Comity is defined in law as the practice between various political entities and it involves mutually recognizing legislative, judicial and executive acts. Comity is derived from the Latin term comitas.
A Little More on What is Comity
Some of the numerous descriptions of the doctrine international comity include a choice-of-law principle, a rule of public international law, courtesy and diplomacy among many others. However, the authorities have never reached an understanding of whether comity is a rule of law or whether it’s a rule of nature, custom, treaty or domestic law. This doctrine is one of the most confusing ones evoked in cases concerning the interest of foreign states
Dutch jurists Ulrich Huber and together with the others, searched for a method of handling law conflicts in a way which would reinforce the idea of Westphalian sovereignty. He believed in comity being a provision of international law and that the decision of applying foreign law belonged to the state as an act of free will.
Lord Mansfield introduced comity into English Law. He saw the application of comity as discretionary where the courts applied the foreign law but not to the extent of conflicting with principles of natural justice or public policy.
In Hilton v. Guyot (1895) the US Supreme Court held that the enforcement of a foreign judgment as a matter of comity is seen as a statement of comity in international law.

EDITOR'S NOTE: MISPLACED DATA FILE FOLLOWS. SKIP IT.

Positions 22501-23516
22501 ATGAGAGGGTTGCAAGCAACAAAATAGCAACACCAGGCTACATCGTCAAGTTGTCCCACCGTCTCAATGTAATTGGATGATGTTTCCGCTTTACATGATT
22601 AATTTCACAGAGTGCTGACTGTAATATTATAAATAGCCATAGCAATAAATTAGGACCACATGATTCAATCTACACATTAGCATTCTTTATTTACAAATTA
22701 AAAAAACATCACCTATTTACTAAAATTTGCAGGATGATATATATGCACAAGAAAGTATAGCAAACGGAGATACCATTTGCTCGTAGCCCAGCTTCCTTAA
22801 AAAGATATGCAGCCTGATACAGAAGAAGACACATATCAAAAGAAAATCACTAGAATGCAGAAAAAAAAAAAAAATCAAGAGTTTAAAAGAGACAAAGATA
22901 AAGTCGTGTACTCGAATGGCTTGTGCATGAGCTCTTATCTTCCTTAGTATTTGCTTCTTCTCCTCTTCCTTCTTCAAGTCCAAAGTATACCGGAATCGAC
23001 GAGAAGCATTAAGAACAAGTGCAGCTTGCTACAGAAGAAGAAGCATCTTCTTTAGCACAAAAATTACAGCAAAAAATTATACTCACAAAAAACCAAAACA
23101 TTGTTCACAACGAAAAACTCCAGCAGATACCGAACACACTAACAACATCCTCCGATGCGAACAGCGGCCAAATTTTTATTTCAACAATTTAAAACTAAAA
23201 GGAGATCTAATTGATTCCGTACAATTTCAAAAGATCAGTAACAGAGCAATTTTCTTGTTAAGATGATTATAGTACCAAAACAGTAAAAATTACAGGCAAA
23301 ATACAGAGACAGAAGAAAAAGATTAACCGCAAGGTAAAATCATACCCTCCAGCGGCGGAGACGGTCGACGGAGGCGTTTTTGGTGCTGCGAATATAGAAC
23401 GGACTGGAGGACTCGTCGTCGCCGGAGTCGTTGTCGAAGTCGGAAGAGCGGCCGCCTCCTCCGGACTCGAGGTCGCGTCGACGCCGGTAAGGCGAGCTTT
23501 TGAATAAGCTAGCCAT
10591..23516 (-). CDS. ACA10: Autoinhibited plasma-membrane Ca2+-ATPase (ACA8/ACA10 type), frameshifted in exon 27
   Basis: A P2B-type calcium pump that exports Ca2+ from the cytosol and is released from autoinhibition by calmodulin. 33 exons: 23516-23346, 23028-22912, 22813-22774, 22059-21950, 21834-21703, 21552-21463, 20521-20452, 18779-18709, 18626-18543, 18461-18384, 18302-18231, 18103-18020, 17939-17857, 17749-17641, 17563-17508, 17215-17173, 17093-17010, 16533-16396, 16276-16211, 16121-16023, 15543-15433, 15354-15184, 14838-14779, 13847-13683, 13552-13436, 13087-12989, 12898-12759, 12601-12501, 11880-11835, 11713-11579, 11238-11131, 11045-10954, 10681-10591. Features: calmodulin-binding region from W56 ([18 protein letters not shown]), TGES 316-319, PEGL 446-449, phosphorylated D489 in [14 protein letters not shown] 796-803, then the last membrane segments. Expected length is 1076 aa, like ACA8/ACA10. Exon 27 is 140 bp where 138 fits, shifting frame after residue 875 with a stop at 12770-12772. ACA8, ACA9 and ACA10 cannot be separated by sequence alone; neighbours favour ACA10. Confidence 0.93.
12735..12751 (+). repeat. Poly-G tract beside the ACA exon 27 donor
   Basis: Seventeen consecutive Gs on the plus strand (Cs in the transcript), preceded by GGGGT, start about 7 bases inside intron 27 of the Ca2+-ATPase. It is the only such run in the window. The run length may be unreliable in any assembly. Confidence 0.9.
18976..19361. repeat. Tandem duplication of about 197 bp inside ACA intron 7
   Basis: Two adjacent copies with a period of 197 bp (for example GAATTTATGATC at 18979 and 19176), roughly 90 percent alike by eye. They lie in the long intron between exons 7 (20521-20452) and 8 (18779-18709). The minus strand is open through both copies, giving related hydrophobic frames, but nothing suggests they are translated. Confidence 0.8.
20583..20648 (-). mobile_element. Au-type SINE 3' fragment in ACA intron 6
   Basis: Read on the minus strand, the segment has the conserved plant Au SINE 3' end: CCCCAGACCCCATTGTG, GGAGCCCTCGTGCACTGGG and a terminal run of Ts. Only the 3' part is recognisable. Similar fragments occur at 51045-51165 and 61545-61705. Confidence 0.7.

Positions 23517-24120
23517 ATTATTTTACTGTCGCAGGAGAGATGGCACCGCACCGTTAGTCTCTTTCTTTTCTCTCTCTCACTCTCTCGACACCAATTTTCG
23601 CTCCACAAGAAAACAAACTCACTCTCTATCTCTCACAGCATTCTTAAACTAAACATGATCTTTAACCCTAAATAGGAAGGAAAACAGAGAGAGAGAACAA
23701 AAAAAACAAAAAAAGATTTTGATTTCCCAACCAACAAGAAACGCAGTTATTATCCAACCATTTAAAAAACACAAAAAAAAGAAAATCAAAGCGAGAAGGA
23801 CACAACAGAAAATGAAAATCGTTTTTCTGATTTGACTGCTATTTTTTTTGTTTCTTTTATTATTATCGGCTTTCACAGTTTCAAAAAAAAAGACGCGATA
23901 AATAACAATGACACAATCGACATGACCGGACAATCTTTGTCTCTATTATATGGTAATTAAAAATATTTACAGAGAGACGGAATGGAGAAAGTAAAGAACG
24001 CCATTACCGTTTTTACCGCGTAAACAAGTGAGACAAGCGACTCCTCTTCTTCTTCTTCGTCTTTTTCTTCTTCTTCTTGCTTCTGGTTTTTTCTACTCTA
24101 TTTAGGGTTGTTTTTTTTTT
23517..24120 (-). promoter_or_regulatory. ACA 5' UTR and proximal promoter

This court stated that in legality, comity could not be seen as either a matter of absolute obligation or just a courtesy and goodwill. Instead, it is the recognition accorded by one nation within its territory to the legislative, executive or the judicial acts of another nation and still having the consideration to international duty and convenience as well as the rights of its citizens or other persons under the protection of its laws.
Various foreign defamation judgments are not recognized as per the SPEECH Act which supplants the comity doctrine in the US. This act is designed at stopping libel tourism.
Some states and territories inside the US recognize professional engineer licenses which are granted in a different jurisdiction by the holder’s education and experience. This is referred to as licensure by comity.
References for Research on Comity
Academic Research on Comity
- Comity in international law, Paul, J. R. (1991). Harv. Int’l. LJ, 32, 1. This paper describes how comity works in international law and also how it is a significant foundation in US foreign relations law.
- Against Comity, Weinberg, L. (1991). Geo. LJ, 80, 53. This article presents an argument that courts should be aware of supposed ideals like comity, which is a defense that can defeat meritorious claims for speculative reasons.
- The comity doctrine, Yntema, H. E. (1966). Mich. L. Rev., 65, 9. This paper proposes a sketch of the background to restore the meaning and consider the appropriateness at the current time of the basic principle of the doctrine of comity.